Feeding on itself

… and we’re back.

If you live in the United States, you probably spent the past weeks listening to people complain about NBC’s coverage of the Olympics, and if you cared even a tiny little bit about all the hoolabaloo that was going on in London, you probably engaged in a healthy measure of complaining yourself. That’s fine, we won’t judge. But here’s some free advice: if you have a low opinion of NBC’s strategy for covering these games, you should probably find a way to come to terms with it, because it may become a standard in coverage of international sporting events. Why? Because from NBC’s perspective, it was unbelievably successful – ratings went through the roof, and the coverage is now being called “most watched TV event in US history” after the Nielsen ratings were released.

And what have we learned?

First we need to pause and appreciate the irony of a coverage that drew universal outrage becoming the most watched event in US history. It’s the Yogi Berra theory of audience engagement: “nobody goes there anymore, it’s too crowded”.

Never mind the loud clamor in internet circles that mass media is dying – the power of broadcast to create a shared sense of place is alive and well. For a couple of weeks, every night, NBC picked a few sports out of the hundreds available in London and used them to construct a narrative that brought people to the front of their TV sets. Prime time coverage focused on tape-delayed showings of hand-picked sports: swimming, diving, track & field, gymnastics and beach volleyball. This selection managed to bring in an audience unlike any other in sports – 54.3% female. This is so uncharacteristic that ESPN mostly didn’t counterprogram or react in any way to the Olympics – it was business as usual. While NBC was tape-delaying reality, the American living room was gobbling it up. No word has been more misused and abused in the past few years than “curate”, but there’s no better term to describe what NBC did – instead of aiming a firehose of meaningless sports events at the public, it turned the Olympics into Masterpiece Theater.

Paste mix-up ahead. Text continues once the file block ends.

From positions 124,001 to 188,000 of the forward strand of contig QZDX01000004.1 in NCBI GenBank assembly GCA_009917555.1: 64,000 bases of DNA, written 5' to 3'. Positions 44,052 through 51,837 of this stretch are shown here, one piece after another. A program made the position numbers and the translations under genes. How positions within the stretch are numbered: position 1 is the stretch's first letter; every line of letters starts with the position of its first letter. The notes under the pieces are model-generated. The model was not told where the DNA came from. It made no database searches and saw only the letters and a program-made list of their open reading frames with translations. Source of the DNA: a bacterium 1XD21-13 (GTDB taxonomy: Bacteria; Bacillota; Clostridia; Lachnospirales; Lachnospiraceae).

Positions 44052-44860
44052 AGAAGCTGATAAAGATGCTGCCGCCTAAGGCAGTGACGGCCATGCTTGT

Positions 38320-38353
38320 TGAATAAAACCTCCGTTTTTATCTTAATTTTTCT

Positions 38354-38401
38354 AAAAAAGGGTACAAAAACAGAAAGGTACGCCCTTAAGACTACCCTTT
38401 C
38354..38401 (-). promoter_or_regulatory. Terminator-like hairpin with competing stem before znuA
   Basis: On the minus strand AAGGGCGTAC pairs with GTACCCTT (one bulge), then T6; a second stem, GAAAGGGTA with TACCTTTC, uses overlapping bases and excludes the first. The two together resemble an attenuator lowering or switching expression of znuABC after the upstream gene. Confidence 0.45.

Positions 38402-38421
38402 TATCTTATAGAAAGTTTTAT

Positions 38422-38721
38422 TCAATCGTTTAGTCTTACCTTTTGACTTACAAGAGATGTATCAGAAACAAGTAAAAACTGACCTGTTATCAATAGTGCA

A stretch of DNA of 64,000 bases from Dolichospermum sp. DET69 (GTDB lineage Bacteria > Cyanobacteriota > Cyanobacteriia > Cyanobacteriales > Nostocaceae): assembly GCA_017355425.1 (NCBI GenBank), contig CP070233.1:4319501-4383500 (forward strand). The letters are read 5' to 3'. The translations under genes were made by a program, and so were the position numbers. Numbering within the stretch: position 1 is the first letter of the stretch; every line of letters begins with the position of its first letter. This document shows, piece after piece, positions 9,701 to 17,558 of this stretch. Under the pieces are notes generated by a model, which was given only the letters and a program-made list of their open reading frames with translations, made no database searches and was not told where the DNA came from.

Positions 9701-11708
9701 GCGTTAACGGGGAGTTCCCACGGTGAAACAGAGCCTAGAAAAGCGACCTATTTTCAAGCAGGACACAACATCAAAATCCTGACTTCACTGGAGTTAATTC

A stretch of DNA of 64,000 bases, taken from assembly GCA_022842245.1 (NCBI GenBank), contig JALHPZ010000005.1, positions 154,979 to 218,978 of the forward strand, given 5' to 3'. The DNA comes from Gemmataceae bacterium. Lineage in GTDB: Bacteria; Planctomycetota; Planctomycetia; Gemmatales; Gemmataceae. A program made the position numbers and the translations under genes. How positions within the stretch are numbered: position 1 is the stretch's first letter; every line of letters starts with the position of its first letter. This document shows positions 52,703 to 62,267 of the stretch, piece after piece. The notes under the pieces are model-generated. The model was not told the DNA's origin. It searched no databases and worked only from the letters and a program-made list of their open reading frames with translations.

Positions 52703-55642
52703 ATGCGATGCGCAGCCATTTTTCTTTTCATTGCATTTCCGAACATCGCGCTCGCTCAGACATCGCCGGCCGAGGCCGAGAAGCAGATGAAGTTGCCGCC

Also, the ladies doth protest too much, methinks. The magic of the internet guaranteed that aforementioned firehose was still there, for those who cared enough. If you were really interested on some exotic event that was not showing on the five or more channels NBC dedicated to Olympics coverage, it was probably available online in some fashion. This correspondent watched his compatriot Sarah Menezes nab the gold medal in Judo for the under 48kg category. That medal event probably attracted the interest of about 20 people in the continental United States. Still, it was readily available online.

Right now, in a conference room somewhere in NBC-land, producers are already gathered, laying out the plans for the coverage of the next international event. Do you think the lessons learned in London will apply? If it ain’t broken, don’t fix it.

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